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Ubuntu's Best Buy

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From the 'why get something for free when you can pay for it' files:

Go to just about any open source conference and you're bound to see free (as in Beer) Ubuntu Linux CDs being distributed. It's also available for Free by simply downloading it online. Ubuntu also has a Free shipping service where they'll ship a copy of Ubuntu to anyone that wants it.

BUT if you don't want Ubuntu for Free - you can now pay for it at your local Best Buy.

That's right, Ubuntu is now available as a boxed software set by way of US distribution vendor ValuSoft. The box set includes the latest Ubuntu 8.0.4 Hardy Heron release as well as 60 days of support and a Quick Start guide and is priced at $19.99.

According to Steve George Director, Corporate Services at Canonical (lead commercial sponsor of Ubuntu):
The aim is to provide Ubuntu to users who want the software and support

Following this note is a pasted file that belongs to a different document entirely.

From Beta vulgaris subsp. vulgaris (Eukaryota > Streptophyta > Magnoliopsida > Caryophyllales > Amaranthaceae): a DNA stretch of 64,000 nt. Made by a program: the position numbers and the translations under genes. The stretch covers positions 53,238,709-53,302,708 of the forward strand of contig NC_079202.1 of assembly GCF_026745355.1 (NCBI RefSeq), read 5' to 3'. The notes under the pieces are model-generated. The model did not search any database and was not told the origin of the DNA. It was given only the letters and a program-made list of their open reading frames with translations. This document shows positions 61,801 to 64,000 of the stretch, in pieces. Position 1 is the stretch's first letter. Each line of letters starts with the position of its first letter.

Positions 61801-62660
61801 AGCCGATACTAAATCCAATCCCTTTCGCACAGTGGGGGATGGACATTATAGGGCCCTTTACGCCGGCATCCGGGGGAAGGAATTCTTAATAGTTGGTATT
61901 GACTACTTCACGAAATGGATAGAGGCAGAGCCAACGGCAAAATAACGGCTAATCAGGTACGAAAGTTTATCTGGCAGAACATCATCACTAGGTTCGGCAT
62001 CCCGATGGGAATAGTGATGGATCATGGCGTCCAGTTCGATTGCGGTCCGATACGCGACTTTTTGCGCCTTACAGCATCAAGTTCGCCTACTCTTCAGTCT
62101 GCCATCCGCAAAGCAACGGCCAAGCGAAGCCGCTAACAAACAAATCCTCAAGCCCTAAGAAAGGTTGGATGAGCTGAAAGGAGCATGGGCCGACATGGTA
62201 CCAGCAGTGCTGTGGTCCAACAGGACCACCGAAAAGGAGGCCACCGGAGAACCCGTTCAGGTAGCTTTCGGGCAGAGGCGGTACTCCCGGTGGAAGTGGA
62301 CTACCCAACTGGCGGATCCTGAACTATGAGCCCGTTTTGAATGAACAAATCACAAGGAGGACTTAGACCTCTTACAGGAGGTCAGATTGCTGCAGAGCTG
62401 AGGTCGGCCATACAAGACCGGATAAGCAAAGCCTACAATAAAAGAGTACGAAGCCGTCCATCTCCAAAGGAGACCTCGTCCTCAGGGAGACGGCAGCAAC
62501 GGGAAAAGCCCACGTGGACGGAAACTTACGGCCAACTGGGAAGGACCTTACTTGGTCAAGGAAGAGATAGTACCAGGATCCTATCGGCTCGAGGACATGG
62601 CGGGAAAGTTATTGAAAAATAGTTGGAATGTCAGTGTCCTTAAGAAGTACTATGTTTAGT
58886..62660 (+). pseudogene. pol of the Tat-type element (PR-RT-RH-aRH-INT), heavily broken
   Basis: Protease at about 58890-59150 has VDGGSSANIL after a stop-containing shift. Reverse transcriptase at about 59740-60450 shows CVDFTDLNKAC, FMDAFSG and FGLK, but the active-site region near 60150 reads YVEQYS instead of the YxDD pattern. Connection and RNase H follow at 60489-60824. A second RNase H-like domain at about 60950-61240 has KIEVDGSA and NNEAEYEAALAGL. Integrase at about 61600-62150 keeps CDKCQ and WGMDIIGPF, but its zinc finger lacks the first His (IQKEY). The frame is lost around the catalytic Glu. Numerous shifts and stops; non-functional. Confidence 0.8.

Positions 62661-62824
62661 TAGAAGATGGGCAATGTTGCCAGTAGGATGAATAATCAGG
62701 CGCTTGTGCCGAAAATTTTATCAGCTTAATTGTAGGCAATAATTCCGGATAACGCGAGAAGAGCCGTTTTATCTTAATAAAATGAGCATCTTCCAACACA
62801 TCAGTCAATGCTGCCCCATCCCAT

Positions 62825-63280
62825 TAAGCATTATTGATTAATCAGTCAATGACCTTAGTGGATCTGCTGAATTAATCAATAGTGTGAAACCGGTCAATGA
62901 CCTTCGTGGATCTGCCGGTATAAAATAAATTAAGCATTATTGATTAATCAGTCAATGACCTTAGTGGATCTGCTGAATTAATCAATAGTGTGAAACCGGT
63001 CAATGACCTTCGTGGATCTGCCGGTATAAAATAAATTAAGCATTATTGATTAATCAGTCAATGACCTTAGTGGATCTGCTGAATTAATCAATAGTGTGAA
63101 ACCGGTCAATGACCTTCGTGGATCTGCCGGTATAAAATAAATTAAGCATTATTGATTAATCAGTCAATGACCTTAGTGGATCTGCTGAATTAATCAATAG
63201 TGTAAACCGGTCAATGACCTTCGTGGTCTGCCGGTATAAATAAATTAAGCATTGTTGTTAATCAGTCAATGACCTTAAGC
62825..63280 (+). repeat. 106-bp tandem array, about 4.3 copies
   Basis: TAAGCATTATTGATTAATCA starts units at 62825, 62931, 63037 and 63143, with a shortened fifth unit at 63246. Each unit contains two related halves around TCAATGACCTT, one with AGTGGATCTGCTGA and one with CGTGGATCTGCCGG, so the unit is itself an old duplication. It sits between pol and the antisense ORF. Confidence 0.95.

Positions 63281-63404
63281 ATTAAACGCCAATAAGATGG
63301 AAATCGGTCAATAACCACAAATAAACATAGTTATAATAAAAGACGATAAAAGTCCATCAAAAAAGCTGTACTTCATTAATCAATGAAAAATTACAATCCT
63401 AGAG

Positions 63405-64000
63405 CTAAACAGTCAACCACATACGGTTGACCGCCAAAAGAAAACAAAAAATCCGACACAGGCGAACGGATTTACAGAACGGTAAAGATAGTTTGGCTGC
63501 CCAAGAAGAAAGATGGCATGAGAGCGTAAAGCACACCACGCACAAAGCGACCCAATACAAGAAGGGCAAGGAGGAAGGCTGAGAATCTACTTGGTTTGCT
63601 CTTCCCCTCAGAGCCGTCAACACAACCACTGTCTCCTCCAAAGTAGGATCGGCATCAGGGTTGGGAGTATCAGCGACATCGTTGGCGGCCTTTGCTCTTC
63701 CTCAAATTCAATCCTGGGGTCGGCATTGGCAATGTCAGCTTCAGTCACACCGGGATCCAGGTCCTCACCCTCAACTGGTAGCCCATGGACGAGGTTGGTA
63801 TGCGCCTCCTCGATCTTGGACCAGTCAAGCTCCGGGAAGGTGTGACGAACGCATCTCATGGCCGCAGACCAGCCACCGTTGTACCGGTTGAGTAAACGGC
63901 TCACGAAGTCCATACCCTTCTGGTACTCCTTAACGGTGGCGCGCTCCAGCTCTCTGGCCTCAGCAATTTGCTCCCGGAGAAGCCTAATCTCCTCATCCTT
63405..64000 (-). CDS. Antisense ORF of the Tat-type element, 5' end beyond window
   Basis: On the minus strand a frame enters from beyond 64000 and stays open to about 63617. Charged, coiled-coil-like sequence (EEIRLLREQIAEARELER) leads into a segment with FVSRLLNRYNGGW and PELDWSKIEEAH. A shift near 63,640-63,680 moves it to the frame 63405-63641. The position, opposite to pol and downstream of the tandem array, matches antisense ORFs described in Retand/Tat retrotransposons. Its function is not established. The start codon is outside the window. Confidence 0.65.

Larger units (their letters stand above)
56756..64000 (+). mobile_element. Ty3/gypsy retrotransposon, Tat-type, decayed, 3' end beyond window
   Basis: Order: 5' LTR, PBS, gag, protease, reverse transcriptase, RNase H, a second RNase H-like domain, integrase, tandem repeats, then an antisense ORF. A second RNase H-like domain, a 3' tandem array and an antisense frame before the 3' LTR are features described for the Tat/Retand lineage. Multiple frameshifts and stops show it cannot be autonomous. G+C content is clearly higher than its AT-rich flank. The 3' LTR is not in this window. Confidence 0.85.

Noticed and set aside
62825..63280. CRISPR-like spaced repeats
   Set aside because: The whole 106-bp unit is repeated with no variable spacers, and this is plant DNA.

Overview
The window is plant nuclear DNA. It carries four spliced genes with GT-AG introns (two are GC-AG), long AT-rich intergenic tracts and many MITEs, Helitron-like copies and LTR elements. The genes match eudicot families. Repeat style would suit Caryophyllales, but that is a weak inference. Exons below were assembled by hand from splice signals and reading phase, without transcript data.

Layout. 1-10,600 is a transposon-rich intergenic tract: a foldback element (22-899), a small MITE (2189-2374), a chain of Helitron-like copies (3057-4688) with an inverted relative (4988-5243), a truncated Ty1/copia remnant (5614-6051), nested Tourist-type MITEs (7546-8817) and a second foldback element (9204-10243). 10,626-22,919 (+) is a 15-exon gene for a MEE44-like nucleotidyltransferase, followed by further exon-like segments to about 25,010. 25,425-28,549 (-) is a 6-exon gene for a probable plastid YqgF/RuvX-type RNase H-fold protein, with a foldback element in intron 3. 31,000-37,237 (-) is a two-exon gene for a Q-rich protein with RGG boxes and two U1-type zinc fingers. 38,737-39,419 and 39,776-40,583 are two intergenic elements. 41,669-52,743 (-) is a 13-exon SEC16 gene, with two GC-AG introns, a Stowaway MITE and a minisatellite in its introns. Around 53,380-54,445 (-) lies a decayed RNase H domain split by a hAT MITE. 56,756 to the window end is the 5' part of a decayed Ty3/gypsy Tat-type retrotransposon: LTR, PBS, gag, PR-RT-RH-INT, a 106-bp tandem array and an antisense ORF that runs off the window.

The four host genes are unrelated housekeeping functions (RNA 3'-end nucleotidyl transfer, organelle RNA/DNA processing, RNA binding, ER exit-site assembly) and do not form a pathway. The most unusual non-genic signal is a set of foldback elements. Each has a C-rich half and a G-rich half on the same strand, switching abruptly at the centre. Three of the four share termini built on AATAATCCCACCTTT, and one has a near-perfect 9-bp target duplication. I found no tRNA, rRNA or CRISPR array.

conveniently presented in a boxed set. Making it available through Best
Buy is an opportunity to reach users who are unaware of Ubuntu or who
are bandwidth restricted and don't want to download Ubuntu themselves.

This of course is not the first time Linux has been sold on retail shelves in the US. In fact I will admit that I personally actually purchased a boxed Linux distribution from the store shelf of US retail store in 1998 (I had bandwidth problems...).

There was a time when Red Hat Linux (when Red Hat Linux still existed before the Fedora/Enterprise split), TurboLinux and Mandrake could easily be found on store shelves. For various reasons that seemed to have faded away by 2002 or so. It'll be interesting to see if anything has really changed in 2008.

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